For fans of Scandi-crime type telly, Mare of Easttown doesn’t tread much unfamiliar ground, but a never-better Kate Winslet powers it to heights of TV delight.
The female detective has become quite an iconic figure on television: make-up less, in practical clothing with ‘messy’ hair and a complicated personal life that’s frequently overtaken by a near-obsessive professional one. Throw in a new male partner whose investigative style clashes with hers, the odd personal connection to aspects of the case, and familial troubles that threaten emotional stability, and you’ve got yourself a crime drama that would feel right at home in the wilds of Scandinavia. While Mare of Easttown is an original HBO property, there’s a lot of similarities for fans of Scandi-crime to enjoy, and plenty for newcomers to relish in discovering.
When a teenage girl – Erin (Cailee Spaeny) – is found murdered in a small Pennsylvania town, local police detective Mare Sheehan (Kate Winslet) must uncover secrets about her close-knit community in order to solve the case. Having repressed the grief over her son’s suicide, the breakdown of her marriage and a looming custody battle for her grandson, Mare is desperate to pour her energy into her professional life, into catching Erin’s killer, and keep her personal one from completely falling to pieces.
As with any murder-mystery drama, Mare of Easttown is quite bleak. There’s a lot of dark themes – mental illness, suicide, murder, drug and sexual abuse – that manage to remain compelling without becoming oppressive, and the show takes care to let things breathe after particularly heavy scenes. Creator Brad Ingelsby’s script is a tightly woven mix of plot threads that seem to pull in different directions, but knit together over the series’ seven episodes, even if some conclusions aren’t as well-served as others. Craig Zobel’s direction adds to the efficiency of its storytelling: scenes are omitted that prove important to plot developments, but are more effective in having been told rather than shown, and characters communicate in a short-hand of looks and gestures that come from a shared history, with the show trusting that audiences will follow along. It’s very well paced, with one of its crowning jewels being just how grounded it is in reality.
Mare of Easttown really shines in its sense of community. It’s a small town – fictionalised, if heavily inspired by Ingelsby’s home county in Pennsylvania – that feels lived in and authentic. There’s a palpable feeling of connection between Mare and those she interacts with, effectively establishing those shared histories and a sense of familiarity. And it shows in the relationships themselves. The supporting cast is fantastic and allows Winslet to showcase differing sides of Mare’s personality. Whether it’s the awkwardness of a budding relationship with Guy Pearce’s Richard, the steadfast support of a best friend with Julianne Nicholson’s Lori, the rocky professional dynamic with Evan Peters’ Detective Colin Zabel, or the tumultuous relationship with her mother, the wonderful Jean Smart – there’s a new acting muscle for Winslet to flex from scene to scene.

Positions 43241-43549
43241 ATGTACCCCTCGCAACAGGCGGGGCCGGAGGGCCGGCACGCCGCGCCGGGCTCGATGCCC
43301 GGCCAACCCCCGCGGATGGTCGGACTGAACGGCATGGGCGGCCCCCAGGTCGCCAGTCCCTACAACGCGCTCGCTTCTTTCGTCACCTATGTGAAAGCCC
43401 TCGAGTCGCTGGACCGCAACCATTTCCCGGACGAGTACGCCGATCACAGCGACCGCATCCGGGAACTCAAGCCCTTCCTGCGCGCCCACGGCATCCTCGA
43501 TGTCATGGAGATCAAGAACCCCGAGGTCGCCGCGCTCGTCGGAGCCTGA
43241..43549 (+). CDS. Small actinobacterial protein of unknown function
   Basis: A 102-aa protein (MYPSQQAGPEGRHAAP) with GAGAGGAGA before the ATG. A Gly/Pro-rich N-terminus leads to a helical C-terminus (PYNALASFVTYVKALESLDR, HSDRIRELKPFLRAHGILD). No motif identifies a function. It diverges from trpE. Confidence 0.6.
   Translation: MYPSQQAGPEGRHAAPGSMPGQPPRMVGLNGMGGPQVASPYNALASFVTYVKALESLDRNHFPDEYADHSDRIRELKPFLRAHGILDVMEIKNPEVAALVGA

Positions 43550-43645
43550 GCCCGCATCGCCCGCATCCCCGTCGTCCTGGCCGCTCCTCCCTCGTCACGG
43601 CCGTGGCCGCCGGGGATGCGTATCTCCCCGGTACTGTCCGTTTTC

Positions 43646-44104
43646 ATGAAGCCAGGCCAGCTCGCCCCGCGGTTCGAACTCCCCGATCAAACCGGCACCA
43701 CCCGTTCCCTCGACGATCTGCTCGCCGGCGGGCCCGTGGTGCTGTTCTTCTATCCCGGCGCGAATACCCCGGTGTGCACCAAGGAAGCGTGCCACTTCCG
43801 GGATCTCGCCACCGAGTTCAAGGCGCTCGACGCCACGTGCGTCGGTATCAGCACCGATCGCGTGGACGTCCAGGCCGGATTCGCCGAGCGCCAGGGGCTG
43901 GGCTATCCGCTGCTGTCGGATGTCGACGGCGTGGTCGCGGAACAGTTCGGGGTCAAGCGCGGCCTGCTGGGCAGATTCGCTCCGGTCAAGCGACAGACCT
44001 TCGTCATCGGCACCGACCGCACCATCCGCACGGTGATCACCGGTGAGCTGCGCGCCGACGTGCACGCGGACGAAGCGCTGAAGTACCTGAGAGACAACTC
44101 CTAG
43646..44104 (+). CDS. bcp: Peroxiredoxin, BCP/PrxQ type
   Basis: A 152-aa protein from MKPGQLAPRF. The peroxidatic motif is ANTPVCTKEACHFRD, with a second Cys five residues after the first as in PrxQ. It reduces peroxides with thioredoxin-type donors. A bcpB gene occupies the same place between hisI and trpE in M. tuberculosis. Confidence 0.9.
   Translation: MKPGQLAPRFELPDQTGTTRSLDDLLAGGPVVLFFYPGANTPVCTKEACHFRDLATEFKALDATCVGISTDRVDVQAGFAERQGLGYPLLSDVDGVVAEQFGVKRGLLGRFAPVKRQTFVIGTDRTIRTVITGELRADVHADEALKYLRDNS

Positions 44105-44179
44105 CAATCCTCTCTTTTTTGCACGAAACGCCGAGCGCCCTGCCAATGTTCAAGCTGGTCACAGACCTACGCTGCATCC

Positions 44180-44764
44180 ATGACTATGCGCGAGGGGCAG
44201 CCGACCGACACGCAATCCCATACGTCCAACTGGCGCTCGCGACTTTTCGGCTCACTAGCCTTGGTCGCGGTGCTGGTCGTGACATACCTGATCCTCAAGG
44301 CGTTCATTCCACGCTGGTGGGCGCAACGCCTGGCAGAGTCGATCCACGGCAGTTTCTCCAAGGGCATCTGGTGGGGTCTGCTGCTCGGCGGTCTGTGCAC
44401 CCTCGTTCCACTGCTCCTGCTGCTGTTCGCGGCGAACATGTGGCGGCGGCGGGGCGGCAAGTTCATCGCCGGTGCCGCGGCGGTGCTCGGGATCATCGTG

And Winslet is another of the show’s crowning jewels, by far the brightest, giving a truly remarkable, powerhouse performance. She’s unafraid, raw, naturalistic, restrained and every minute detail feels deliberate, showing just how well she knows who Mare is. From her impressive mastering of the distinctive Delco accent, the way every expression of emotion feels as if it’s being ripped out, to the way she drinks a beer or eats cheese from a can, there’s a sense that this is a character that is a full person outside the scenes on screen. Mare feels worn-in, a woman who has lived a hard life and whose apparent emotional detachment is merely a means of controlling the depth of her feelings, a desperate clutching for control as all aspects of her life spiral in different directions. Winslet has, arguably, never been better on screen.
While a very impressive series as a whole, Mare of Easttown isn’t perfect. The central murder mystery works well, but there may be a few too many last minute plot twists for some, and it doesn’t tread completely unfamiliar ground for fans of Scandi-noir dramas like The Killing (Forbrydelsen) to feel like they’re seeing something new. But Mare is so compelling as a central focal point, and Winslet’s performance is of such a high calibre, that the journey is worth any nit-picking with its plot.
An incredible acting showcase from Winslet and a murder-mystery that’s consistently intriguing make Mare of Easttown a Scandi-inspired series that lives up to its hype.
Mare of Easttown is now available to watch on HBO Max and Sky Atlantic.
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